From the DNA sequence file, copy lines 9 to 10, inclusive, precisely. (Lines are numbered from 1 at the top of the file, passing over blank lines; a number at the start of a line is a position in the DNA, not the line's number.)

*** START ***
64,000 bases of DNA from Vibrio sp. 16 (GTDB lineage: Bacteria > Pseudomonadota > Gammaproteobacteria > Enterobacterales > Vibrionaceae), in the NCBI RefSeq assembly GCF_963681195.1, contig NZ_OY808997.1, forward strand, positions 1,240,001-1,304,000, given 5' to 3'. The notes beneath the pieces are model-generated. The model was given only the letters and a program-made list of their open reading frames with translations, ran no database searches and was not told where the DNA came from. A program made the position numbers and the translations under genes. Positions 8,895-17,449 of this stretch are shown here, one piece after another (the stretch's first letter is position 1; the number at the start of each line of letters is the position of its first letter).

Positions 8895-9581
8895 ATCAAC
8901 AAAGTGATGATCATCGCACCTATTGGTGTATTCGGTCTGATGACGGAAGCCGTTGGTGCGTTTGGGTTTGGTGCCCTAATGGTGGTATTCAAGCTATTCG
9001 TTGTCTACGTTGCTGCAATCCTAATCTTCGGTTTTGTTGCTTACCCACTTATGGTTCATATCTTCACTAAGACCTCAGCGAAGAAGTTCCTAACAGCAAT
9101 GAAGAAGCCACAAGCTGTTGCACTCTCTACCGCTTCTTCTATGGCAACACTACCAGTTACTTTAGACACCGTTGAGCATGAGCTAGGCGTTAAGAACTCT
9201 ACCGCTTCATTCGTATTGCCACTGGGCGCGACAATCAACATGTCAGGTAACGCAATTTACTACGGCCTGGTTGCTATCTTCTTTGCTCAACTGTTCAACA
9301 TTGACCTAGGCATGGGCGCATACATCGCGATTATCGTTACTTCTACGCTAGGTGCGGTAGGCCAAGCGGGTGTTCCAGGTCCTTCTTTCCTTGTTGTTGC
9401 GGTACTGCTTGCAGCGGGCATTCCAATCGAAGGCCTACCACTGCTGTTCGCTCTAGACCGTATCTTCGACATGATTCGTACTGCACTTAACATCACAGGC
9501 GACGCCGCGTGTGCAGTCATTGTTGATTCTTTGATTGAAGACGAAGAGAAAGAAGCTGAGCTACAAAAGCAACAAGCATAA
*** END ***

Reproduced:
9401 GGTACTGCTTGCAGCGGGCATTCCAATCGAAGGCCTACCACTGCTGTTCGCTCTAGACCGTATCTTCGACATGATTCGTACTGCACTTAACATCACAGGC
9501 GACGCCGCGTGTGCAGTCATTGTTGATTCTTTGATTGAAGACGAAGAGAAAGAAGCTGAGCTACAAAAGCAACAAGCATAA